Kansas City crime boss Nick Civella used the visiting room at Leavenworth federal prison in 1980 to lay plans for electing the next president of the Teamsters union, FBI tapes showed today.
The recordings picked up a steady stream of gangland discussions about the best strategy for Civella's candidate, Roy Lee Williams, to succeed the terminally ill incumbent, Frank Fitzsimmons.
The conversations were guarded, with code names such as "R" for Williams (also known as "Rancher"), "Plug" for longtime Ohio Teamsters chief William Presser, and "Maishe" for Milton J. Rockman, reputed financier of the Cleveland Mafia.
Imprisoned for parole violations, Civella was counting heavily on Rockman -- and through Rockman, on Presser -- to win a consensus in favor of Williams.
"Word should be gotten through Maishe," Civella told his brother, Carl Civella, on Jan. 11, 1980, in the dark-paneled Leavenworth visiting room. "He's gotta make him [Bill Presser] take a position. He may be the key to this guy."
The evidence was introduced here at the trial of Rockman and eight other reputed crime syndicate bosses on charges of skimming hundreds of thousands of dollars from Teamster-financed gambling casinos in Las Vegas.
The tapes dovetail neatly with testimony still to come from the former underboss of the Cleveland Mafia, Angelo Lonardo. Now serving a life sentence for federal drug and conspiracy convictions, Lonardo told the FBI in 1983 that the first he knew of the Mafia's role in electing a Teamsters president was when Rockman told him.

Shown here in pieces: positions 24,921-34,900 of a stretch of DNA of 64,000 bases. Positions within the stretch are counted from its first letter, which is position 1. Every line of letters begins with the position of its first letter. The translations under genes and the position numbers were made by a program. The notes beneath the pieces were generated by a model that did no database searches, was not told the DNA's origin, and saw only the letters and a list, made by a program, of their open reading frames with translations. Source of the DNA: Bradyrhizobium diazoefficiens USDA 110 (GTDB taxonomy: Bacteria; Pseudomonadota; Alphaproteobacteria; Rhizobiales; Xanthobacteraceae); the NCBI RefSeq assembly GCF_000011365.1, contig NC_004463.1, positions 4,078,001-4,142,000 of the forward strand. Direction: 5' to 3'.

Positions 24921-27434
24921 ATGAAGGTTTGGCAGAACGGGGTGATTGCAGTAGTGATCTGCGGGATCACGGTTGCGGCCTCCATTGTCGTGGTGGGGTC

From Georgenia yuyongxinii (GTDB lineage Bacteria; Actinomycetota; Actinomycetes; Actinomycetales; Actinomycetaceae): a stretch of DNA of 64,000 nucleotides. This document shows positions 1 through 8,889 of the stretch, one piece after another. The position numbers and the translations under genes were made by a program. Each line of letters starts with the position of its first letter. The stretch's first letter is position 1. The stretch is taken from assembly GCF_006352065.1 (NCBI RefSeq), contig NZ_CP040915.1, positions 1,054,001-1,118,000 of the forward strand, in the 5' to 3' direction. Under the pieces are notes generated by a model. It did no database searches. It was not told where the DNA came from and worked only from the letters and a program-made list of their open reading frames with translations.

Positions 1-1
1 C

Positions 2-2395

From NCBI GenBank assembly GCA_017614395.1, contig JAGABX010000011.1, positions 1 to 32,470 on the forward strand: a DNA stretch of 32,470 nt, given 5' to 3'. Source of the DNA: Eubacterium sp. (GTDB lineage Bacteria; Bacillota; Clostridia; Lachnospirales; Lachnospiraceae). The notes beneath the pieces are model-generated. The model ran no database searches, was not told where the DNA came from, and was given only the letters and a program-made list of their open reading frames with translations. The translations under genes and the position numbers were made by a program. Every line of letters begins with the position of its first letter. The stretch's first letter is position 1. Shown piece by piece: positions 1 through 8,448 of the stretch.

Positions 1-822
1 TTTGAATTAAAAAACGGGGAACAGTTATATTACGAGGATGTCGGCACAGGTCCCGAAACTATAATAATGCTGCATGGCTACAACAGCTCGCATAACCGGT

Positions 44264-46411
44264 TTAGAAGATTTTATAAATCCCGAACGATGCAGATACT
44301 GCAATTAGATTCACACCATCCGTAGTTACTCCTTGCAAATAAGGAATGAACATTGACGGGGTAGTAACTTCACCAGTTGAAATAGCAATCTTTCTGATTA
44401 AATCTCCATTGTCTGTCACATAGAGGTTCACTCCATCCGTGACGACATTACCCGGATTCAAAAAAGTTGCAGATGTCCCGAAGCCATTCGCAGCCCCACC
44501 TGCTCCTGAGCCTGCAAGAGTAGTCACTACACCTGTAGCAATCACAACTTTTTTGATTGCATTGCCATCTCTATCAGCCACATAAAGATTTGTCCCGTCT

"Rockman advised that he had been to Kansas City and had had a meeting in which a discussion occurred concerning the Cleveland LCN [La Cosa Nostra or Mafia] supporting Roy Williams for the Teamsters presidency," an FBI summary stated.
Rockman, the FBI account said, reportedly told the Kansas City LCN that "he felt that Cleveland controlled Jackie Presser, the then Teamster international vice president." (Now Teamsters president himself, Jackie Presser by then had succeeded to his ailing father's old posts.)
As a result, Lonardo told the FBI, "Rockman suggested that Williams, when elected, should step down as head of the Central States Pension Fund, and allow Jackie Presser to become the head . . . . Kansas City LCN agreed to Presser's getting Roy Williams' position in the Teamsters' Pension Fund."
The deal, if Williams ever agreed to it, was not kept. Williams didn't get along with Jackie Presser and never made the appointment.
The Leavenworth recordings, however, preceded all this. Civella, who died of cancer in 1983, was still casting about for the best way to approach Bill Presser, the tapes show.
"Do you want one of us to go talk to him?" Carl Civella asked.
"No!" his brother replied. "Word should be gotten through Maishe . . . . [We] may have a little problem with the son . . . just can't give him anything he wants . . . . "
Nick Civella seemed confident of Bill Presser. "Fat Guy knows 'R' real well," he told his brother. "And that son, even though they never got along too good, uh, knows the guy."
Bad news came on Feb. 1, 1980. Carl Civella glumly told Nick about a meeting of Teamsters officials at which Fitzsimmons "put his arms around" Secretary-Treasurer Ray Schoessling and announced, "This is my man; this guy's been with me all the time."
As it turned out, Schoessling was never a factor and Roy Williams was elected Teamsters president by acclamation in June 1981, less than two weeks after his indictment on charges of conspiring to bribe a U.S. senator. Following his conviction in December 1982, he was succeeded by Jackie Presser of Cleveland.